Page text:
Saturday, 9 June 2012

Into the Light

Into the Light: French and British Painting from Impressionism to the early 1920's, at Compton Verney, Warwickshire.

We have parked the car and are on the woodland path that leads to the house.

We can see the house now, through the trees and across the lake

over the 'Capabilit'y Brown bridge

we are now approaching the house, eager to get inside as it is a horrible, wet day.

It is a relief to be inside, particularly as the exhibition is very good indeed.

James McNeill Whistler, The Bathing Posts, Brittany, 1893

Claude Monet, The Museum at Le Havre, 1873

Monet lived in Argentuil during this time but made frequent trips to Le Havre, his hometown.

Henry Herbert La Thangue, The Builder's Yard, Brittany, 1881

Stanhope Alexander Forbes, Study of a Fisherwoman, 1884.

One of several early studies towards Fish Sale on a Cornish Beach

S.A. Forbes, Fish Sale on a Cornish Beach

Stanhope Forbes at his easel

S.A. Forbes, Beach Scene, St Ives, 1886

Philip Wilson Steer, The Beach at Walberswick Beach, 1889

The two paintings by Steer were stunning and definite favourites. He was one of the only few British Impressionists. His paintings played with the handling of the light and he experimented with breaking up the colours as Monet did. Unfortunately, despite the fact that he had many supporters, he got very despondent  by the many critics who howled incessantly about his work and in the late 1890s, he started turning more and more towards conventional English style such as Turner and Constable. A real loss: the flickering light effects that he achieved make his paintings glow and these two definitely stood out in this wonderful exhibition.

Walberswick Beach, Children Paddling, 1891

Pierre-Auguste, Renoir, Moulin Huet Bay, Guernsey, 1883

Paul Gauguin, Landscape at Pont-Aven, 1888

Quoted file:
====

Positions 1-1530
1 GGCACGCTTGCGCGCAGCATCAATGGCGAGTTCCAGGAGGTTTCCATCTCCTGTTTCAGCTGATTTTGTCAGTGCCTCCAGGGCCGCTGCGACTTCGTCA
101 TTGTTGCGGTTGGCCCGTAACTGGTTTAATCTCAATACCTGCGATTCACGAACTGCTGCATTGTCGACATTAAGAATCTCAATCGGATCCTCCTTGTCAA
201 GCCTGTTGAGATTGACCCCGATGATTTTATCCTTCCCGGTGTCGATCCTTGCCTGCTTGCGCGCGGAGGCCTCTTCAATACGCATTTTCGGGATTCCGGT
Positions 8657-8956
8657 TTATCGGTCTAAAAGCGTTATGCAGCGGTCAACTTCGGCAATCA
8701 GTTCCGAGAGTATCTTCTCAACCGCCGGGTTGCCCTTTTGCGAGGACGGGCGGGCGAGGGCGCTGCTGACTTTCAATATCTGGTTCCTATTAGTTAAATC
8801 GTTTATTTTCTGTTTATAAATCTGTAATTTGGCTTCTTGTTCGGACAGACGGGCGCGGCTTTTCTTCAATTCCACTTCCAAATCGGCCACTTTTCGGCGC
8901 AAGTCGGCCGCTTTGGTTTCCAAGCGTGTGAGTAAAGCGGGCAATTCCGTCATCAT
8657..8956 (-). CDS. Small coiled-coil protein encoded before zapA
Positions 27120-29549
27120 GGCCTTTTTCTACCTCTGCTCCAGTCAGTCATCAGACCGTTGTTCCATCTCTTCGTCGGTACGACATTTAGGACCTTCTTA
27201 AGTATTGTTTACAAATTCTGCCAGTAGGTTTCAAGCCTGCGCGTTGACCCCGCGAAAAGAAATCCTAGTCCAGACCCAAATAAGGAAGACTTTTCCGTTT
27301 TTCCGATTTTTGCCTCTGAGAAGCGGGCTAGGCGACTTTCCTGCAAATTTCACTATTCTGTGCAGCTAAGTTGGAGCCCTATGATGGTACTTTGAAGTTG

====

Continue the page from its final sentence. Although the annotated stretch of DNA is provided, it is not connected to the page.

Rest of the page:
There are some doubts about this painting's authenticity due to clumsiness in the composition and in the handling of the paint.

John Duncan Ferguson, Twilight, Royan, 1910

This was painted  in 1910 while Ferguson and fellow colourist Peploe stayed in Royan. In this painting he has emphasized geometric shapes, such as the sails and the shapes of the boats. Another favourite this one.

Samuel John Peploe, Boats at Royan, 1910

Like Ferguson, Peploe was influenced by French avant-garde painters while staying in Royan, shown in this case by the brushwork.

Spencer Gore, Beanfield, Letchworth, 1912

Influenced by French painting, Gore learnt a lot about Degas' paintings through Sickert's teachings. After seeing Roger Fry's Post-Impressionist exhibitions in 1910 and 1912 he was one of the first of the Camden Town group to switch from an Impressionist-based technique to one that comes closer in appearance to stained glass as exemplified in the Beanfield with its insistent pattern-making.

Lucien Pissarro, Apple Blossom, Riversbridge Farm, Blackpool, South Devon, 1921

A founder member of the Camden Town Group, Pissarro was particularly inspired by this location. He was captivated by the secluded wooded combe and rural  buildings scattered alongside the small stream. He described his landscapes as '... little corners which compose harmoniously'.

This was a delightful exhibition and I have chosen only a few of the paintings exhibited. We were not allowed to photograph so the photographs have been downloaded.


  1. This certainly looks like it was a good exhibition. I've heard of Crmpton Verney and they've shown other exhibitions I'd have liked to see, but it's a little far away (wrong side of Birmingham) for a day trip. Still, you can't get to everything you'd like to see .

  2. It was a very good exhibition indeed, and by far the most popular since Compton Verney opened a few years ago - I went to see it twice and both times it was packed. As far as I understand it is a touring exhibition so it might come your way at some point. As for Compton Verney, it is a great place: beautiful house, great grounds, good restaurant and some of the courses they run are also very interesting.